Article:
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Genome Res. 2015 Mar;25(3):413-25. doi: 10.1101/gr.174623.114. Epub 2014 Dec 11.

Genetic and phenotypic intra-species variation in Candida albicans.

Author information

1
Department of Molecular Microbiology and Immunology, Brown University, Providence, Rhode Island 02912, USA;
2
Broad Institute of MIT and Harvard, Cambridge, Massachusetts 02142, USA;
3
Department of Molecular Microbiology and Immunology, Brown University, Providence, Rhode Island 02912, USA; Department of Molecular, Cellular Biology and Genetics, University of Minnesota, Minneapolis, Minnesota 55455, USA;
4
Department of Molecular, Cellular Biology and Genetics, University of Minnesota, Minneapolis, Minnesota 55455, USA; Department of Molecular Microbiology and Biotechnology, Tel Aviv University, Ramat Aviv 69978, Israel.
5
Department of Molecular Microbiology and Immunology, Brown University, Providence, Rhode Island 02912, USA; richard_bennett@brown.edu cuomo@broadinstitute.org.
6
Broad Institute of MIT and Harvard, Cambridge, Massachusetts 02142, USA; richard_bennett@brown.edu cuomo@broadinstitute.org.

Abstract

Candida albicans is a commensal fungus of the human gastrointestinal tract and a prevalent opportunistic pathogen. To examine diversity within this species, extensive genomic and phenotypic analyses were performed on 21 clinical C. albicans isolates. Genomic variation was evident in the form of polymorphisms, copy number variations, chromosomal inversions, subtelomeric hypervariation, loss of heterozygosity (LOH), and whole or partial chromosome aneuploidies. All 21 strains were diploid, although karyotypic changes were present in eight of the 21 isolates, with multiple strains being trisomic for Chromosome 4 or Chromosome 7. Aneuploid strains exhibited a general fitness defect relative to euploid strains when grown under replete conditions. All strains were also heterozygous, yet multiple, distinct LOH tracts were present in each isolate. Higher overall levels of genome heterozygosity correlated with faster growth rates, consistent with increased overall fitness. Genes with the highest rates of amino acid substitutions included many cell wall proteins, implicating fast evolving changes in cell adhesion and host interactions. One clinical isolate, P94015, presented several striking properties including a novel cellular phenotype, an inability to filament, drug resistance, and decreased virulence. Several of these properties were shown to be due to a homozygous nonsense mutation in the EFG1 gene. Furthermore, loss of EFG1 function resulted in increased fitness of P94015 in a commensal model of infection. Our analysis therefore reveals intra-species genetic and phenotypic differences in C. albicans and delineates a natural mutation that alters the balance between commensalism and pathogenicity.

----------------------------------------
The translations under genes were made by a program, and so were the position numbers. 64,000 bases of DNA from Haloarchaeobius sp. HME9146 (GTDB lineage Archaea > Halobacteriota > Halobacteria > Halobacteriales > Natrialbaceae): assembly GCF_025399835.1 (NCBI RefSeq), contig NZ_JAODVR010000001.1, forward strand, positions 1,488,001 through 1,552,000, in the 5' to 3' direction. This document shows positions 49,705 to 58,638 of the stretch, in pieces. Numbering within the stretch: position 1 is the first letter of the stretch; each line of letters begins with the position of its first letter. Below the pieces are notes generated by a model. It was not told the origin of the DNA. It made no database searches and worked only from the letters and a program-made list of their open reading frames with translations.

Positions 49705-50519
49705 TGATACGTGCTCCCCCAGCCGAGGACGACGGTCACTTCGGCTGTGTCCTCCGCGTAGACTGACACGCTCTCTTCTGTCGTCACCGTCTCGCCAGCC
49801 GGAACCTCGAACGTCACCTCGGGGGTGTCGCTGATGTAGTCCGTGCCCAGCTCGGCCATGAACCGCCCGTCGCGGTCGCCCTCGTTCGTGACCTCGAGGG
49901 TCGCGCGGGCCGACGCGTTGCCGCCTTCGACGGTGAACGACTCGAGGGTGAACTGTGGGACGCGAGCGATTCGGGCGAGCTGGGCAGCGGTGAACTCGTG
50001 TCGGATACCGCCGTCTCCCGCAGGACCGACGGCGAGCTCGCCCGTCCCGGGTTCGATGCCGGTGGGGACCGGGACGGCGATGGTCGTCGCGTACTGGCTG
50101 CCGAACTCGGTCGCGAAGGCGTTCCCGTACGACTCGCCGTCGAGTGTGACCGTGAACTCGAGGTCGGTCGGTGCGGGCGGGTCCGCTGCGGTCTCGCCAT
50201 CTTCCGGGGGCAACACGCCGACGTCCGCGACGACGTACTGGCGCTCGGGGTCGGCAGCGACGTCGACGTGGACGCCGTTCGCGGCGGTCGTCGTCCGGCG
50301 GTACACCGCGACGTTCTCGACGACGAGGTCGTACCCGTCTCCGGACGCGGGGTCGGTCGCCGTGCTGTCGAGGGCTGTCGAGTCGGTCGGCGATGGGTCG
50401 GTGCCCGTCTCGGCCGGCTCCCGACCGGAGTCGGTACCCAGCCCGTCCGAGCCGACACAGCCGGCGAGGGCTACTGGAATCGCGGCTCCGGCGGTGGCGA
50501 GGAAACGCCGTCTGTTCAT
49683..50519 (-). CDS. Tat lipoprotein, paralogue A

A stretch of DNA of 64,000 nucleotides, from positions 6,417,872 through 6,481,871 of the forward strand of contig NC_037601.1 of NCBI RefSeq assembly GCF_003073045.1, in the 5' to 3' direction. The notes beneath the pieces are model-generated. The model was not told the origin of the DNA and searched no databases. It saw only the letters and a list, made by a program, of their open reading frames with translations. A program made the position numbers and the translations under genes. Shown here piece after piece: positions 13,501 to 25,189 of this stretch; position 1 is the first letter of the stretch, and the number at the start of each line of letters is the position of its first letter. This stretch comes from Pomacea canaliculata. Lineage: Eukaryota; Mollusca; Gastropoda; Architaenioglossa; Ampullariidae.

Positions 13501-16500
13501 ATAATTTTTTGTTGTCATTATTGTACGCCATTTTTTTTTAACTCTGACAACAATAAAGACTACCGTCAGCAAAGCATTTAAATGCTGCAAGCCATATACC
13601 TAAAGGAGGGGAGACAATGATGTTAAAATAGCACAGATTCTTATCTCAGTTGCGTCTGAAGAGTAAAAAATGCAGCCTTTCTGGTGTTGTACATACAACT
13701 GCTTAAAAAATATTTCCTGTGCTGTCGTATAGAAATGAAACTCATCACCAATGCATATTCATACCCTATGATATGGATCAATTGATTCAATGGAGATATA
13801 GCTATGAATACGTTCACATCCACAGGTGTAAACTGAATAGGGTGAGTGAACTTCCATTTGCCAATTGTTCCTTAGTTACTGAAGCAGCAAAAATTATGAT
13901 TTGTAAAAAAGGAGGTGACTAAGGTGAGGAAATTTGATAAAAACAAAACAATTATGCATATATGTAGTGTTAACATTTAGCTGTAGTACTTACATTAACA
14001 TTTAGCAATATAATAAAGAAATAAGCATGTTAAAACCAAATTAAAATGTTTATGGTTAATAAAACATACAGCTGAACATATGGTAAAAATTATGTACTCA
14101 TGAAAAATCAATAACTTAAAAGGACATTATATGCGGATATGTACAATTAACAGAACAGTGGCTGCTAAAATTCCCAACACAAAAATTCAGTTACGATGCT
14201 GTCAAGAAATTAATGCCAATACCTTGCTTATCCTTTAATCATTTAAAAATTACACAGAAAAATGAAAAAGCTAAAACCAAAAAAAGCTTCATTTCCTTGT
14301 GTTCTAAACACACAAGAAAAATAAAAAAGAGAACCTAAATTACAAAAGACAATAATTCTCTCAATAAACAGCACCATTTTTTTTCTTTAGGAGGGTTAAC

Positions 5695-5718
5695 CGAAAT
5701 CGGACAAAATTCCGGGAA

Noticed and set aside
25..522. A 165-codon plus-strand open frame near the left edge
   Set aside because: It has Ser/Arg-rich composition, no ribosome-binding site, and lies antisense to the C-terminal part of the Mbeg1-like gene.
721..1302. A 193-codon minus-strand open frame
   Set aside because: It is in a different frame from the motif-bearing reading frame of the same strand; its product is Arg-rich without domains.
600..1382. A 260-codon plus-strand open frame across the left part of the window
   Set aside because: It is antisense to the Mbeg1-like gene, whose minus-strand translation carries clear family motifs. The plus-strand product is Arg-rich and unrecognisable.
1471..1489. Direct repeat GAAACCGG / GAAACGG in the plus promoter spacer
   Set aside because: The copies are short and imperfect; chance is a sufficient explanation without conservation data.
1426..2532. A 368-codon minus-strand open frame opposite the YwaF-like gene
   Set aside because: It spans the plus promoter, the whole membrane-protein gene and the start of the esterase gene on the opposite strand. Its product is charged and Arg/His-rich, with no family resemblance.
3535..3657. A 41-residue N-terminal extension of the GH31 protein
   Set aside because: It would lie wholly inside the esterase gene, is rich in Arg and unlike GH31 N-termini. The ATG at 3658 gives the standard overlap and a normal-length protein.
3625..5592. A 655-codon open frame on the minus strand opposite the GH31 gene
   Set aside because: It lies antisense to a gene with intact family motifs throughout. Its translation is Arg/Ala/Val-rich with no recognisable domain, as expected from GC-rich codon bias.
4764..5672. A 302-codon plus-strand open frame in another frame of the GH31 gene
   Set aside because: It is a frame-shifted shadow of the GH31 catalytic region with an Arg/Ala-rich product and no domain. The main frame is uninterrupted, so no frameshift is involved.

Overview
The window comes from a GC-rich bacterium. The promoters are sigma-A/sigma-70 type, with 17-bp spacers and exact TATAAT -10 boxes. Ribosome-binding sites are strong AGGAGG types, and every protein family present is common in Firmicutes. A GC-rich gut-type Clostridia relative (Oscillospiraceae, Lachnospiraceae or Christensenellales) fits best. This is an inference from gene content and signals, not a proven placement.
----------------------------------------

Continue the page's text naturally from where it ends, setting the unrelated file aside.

PMID:
25504520
PMCID:
PMC4352881
DOI:
10.1101/gr.174623.114
[Indexed for MEDLINE]
Free PMC Article

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